We presented three cases with ACTH interference that were confirmed with different laboratory methods. According to the diagnostic algorithm for CS, additional examinations, such as pituitary imaging or IPSS, were necessary to ascertain the cause of hypercortisolism in the first patient (11). Magnetic resonance imaging is the preferred imaging modality for the detection of pituitary adenomas, including ACTH-secreting ones. According to the guidelines, patients with lesions less than 6 mm on MRI should undergo IPSS, whereas those with lesions measuring 10 mm or larger do not require IPSS. There is a divergence of expert opinions with regards to tumors measuring 6-9 mm. However, a prevailing consensus among the majority of experts suggests that the use of IPSS is recommended (11). Inferior petrosal sinus sampling has high diagnostic accuracy for tumor localization to the pituitary gland. In addition, it is possible that a pituitary lesion detected by MRI is an incidental nonfunctioning adenoma or other sellar mass with an ectopic ACTH source (11). In the first patient, the IPSS result did not indicate CD, and the detection of ACTH interference precluded further investigation such as whole-body computed tomography or functional imaging modalities for the detection of ectopic ACTH secretion (11). In the second case, the diagnosis was made earlier due to awareness of ACTH interference, so the IPSS procedure was avoided. In the first and second patient, the low DHEA-S concentrations raised the suspicion of ACTH interference. It is known that low DHEA-S concentration makes the diagnosis of ACTH-dependent CS very unlikely (13). Carafone et al. reported the DHEA-S concentration of less than 1.08 μmol/L as potentially indicative of CS. It was also pointed out that autonomous cortisol secretion (ACS) could be diagnosed with higher sensitivity and positive predictive value when serum DHEA-S and plasma ACTH concentrations were used together (12). In addition, in case three, ACTH concentration higher than the upper limit of the reference interval may suggest ACTH secreting pituitary adenoma. However, awareness of ACTH interference prevented unnecessary procedures and possible corcerns about pituitary tumor. There are only case reports with ACTH interference in the literature (2, 3, 5-9). The fact that all our cases were identified within six months suggests that, despite being underreported, ACTH interference may occur more frequently than predicted. Similar to the first patient, there are cases in which an invasive procedure, IPSS, had to be performed because the clinical interpretation was complicated as a result of ACTH interference. Moreover, unnecessary pituitary surgery was also performed in one patient (14). In literature, in a case with mild ACS, ACTH interference was also observed, making it difficult to follow up the patients even if the patients is subclinical (8). According to Ismail et al., interfering antibodies of different types lead to clinically discrepant results in approximately 0.5% of immunoassays, although other studies have reported either a higher or lower incidence (15-17). Despite this relatively low prevalence, it is essential to recognize the significance of interference and the associated adverse outcomes in clinical management as well as to notify the laboratory specialist if suspicion of the attending clinician arises based on the inconsistent test results.

There is no one specific test that can be considered the “best” for identifying assay interferences (18). Various techniques are available, and, for making the choice, their limitations have to be acknowledged. One of these techniques is analyzing the sample with alternative assays using antibody produced in various species, which should typically yield consistent results. There is a high probability of interference if the data obtained on several platforms are found to be markedly inconsistent with one another (5, 6). Most immunoassays use monoclonal or affinity-purified antibodies targeting specific epitopes. Assays from different manufacturers are likely to be directed against distinct epitopes, potentially employing antibodies originating from different animal species (19). For instance, the Siemens ACTH reagent uses a polyclonal anti-ACTH antibody, whereas the Roche ACTH reagent utilizes a monoclonal anti-ACTH antibody (4). Measurements before and after adding a heterophile antibody blocking reagent may also detect interfering antibodies. Heterophile antibodies, naturally weak antibodies, interfere with the assay noncompetitively (20). When incubation with heterophile-blocking tubes causes a considerable change in results, an interferent is likely present. Nonetheless, the absence of change is not proof that there is no interference (4). We also used heterophilic antibody blocking tubes to analyze our samples, and in the second case, we detected a decrease in ACTH concentration after using a heterophile blocking tube. On the other hand, the absence of a decrease in the 1st and 3rd cases did not exclude interference. Moreover, serial dilutions method may reveal interferences. In the absence of an interferent, the measured analyte concentration should fall linearly or in parallel as a sample is diluted. An interferent would cause non-linearity and non-parallelism (21). Serial dilution of plasma samples of all three patients revealed nonlinearity that suggest assay interference. Unfortunately, the commercial diluent was unavailable in our lab, so distilled water was used for dilutions, which somewhat challenges testing reliability. It is also known that, PEG is a polymer of ethylene oxide that precipitates proteins without denaturing or interfering with them; a 25% PEG-6000 solution precipitates IgG, IgM, and IgA to a maximum of 80% purity (22). The majority of reports evaluated the use of PEG precipitation to detect the presence of macroprolactine (23). Hence, a diagnostic cut-off concentration for ACTH recovery is uncertain. However, it was assigned as 50% in a study that was conducted by Yener et al. (7). Values between 3 and 26% in our cases strengthen the possibility of interference.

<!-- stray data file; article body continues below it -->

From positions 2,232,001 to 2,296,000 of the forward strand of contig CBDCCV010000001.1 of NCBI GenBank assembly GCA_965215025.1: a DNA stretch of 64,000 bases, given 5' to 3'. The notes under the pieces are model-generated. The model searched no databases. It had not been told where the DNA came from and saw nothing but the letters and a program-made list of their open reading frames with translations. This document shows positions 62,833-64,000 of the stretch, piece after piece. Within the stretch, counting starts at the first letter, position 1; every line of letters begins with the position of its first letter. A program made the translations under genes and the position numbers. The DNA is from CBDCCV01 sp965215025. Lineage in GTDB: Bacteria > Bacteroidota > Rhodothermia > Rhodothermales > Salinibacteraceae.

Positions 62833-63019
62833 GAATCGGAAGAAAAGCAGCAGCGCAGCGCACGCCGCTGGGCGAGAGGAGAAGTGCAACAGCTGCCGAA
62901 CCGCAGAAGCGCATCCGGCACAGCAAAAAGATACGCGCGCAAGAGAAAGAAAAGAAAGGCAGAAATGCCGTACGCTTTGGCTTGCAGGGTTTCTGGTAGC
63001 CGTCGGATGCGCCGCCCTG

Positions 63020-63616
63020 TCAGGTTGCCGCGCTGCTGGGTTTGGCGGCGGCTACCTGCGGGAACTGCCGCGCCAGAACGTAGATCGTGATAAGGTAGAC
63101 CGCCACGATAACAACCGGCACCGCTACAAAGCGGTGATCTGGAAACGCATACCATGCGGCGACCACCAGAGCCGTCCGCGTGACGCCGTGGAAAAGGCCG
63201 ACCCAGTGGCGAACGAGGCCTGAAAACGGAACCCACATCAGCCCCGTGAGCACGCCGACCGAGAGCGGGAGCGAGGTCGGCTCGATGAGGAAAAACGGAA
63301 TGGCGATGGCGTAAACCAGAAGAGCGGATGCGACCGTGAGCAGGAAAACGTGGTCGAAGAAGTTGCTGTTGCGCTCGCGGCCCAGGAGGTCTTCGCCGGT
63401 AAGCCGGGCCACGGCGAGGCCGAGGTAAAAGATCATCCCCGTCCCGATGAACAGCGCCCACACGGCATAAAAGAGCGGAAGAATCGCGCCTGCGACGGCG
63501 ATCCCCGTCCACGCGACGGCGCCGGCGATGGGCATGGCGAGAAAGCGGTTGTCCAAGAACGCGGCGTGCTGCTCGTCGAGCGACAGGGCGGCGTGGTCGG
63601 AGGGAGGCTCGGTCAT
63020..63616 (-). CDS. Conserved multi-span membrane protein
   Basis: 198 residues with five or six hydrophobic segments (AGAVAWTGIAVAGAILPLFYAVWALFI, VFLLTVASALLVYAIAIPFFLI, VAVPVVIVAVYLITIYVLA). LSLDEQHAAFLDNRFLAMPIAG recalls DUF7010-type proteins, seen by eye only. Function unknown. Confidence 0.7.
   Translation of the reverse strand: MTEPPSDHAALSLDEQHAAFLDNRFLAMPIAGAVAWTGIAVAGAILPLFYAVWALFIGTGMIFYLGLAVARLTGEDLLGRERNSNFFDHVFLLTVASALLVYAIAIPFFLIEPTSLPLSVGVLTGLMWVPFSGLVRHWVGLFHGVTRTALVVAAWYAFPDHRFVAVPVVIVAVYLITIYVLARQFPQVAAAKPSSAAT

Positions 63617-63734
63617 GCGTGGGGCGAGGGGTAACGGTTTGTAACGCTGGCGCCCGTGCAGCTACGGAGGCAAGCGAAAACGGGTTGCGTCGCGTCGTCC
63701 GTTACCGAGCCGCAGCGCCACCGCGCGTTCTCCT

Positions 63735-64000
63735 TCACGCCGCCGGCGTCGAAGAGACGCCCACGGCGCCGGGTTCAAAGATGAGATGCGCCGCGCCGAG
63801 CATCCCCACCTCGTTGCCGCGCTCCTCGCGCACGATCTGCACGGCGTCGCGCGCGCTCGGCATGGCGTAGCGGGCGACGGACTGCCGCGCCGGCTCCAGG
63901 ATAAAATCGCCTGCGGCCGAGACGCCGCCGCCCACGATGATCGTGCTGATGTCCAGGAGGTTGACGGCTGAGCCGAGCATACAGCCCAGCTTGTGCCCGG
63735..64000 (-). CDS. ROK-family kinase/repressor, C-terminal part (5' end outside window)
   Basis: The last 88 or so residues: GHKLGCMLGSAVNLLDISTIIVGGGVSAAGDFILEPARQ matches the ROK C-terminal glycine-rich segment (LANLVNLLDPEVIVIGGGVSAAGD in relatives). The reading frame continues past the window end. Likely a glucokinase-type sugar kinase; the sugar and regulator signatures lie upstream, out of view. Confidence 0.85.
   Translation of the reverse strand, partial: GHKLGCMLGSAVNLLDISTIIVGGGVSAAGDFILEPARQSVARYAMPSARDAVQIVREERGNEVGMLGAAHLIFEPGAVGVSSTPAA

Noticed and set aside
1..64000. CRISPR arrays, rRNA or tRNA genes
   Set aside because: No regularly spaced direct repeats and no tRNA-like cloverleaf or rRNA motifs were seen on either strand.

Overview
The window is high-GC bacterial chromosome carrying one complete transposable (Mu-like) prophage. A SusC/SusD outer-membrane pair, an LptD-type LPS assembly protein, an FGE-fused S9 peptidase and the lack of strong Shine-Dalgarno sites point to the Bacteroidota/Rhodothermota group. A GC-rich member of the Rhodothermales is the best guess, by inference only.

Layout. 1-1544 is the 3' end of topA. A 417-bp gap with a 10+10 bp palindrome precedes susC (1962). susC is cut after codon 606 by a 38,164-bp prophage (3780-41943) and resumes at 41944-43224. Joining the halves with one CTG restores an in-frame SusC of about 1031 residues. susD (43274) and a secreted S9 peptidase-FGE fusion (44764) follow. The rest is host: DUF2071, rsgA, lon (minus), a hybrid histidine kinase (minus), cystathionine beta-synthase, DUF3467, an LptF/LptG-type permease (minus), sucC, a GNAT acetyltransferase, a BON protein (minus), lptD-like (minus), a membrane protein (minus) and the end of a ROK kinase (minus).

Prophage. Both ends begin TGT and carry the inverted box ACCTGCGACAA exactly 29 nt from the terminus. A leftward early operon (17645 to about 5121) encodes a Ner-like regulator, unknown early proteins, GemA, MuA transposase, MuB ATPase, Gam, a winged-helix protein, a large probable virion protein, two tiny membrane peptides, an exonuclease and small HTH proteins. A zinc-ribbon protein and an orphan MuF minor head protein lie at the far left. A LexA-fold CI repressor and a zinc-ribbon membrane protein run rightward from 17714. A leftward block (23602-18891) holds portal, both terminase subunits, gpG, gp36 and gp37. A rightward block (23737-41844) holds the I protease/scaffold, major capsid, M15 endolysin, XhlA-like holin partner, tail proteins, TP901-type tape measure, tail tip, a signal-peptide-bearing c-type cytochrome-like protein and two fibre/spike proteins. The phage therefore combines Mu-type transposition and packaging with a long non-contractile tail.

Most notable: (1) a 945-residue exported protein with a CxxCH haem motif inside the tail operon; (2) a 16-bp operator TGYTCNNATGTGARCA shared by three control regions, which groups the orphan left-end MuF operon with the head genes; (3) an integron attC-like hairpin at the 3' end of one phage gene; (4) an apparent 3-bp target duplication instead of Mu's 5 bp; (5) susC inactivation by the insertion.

One of the most important findings from our cases is that evaluating the agreement between test results and clinical data can enhance the identification of interferences. Another important finding is that the plasma ACTH concentration may be in the reference interval and not elevated in cases of interference.

Assay interference with endogenous antibodies, such as heterophile antibodies, human anti-animal antibodies, rheumatoid factor, or other interfering substances such as biotin, has been documented. However, most of the time, the interfering antibody cannot be detected sufficiently (24). One of the limitations of our case presentations was the lack of data on endogenous antibodies concentration and the inability to find the substance causing interference.

In conclusion, in clinical practice, increasing awareness of ACTH interference and comprehensive approach in evaluation could allow timely detection and prevent unnecessary invasive diagnostic procedures.


[1] Conflicts of interest Potential conflict of interest

None declared.

Data availability statement

The datasets generated during and/or analyzed during the current study are available from the corresponding author on reasonable request.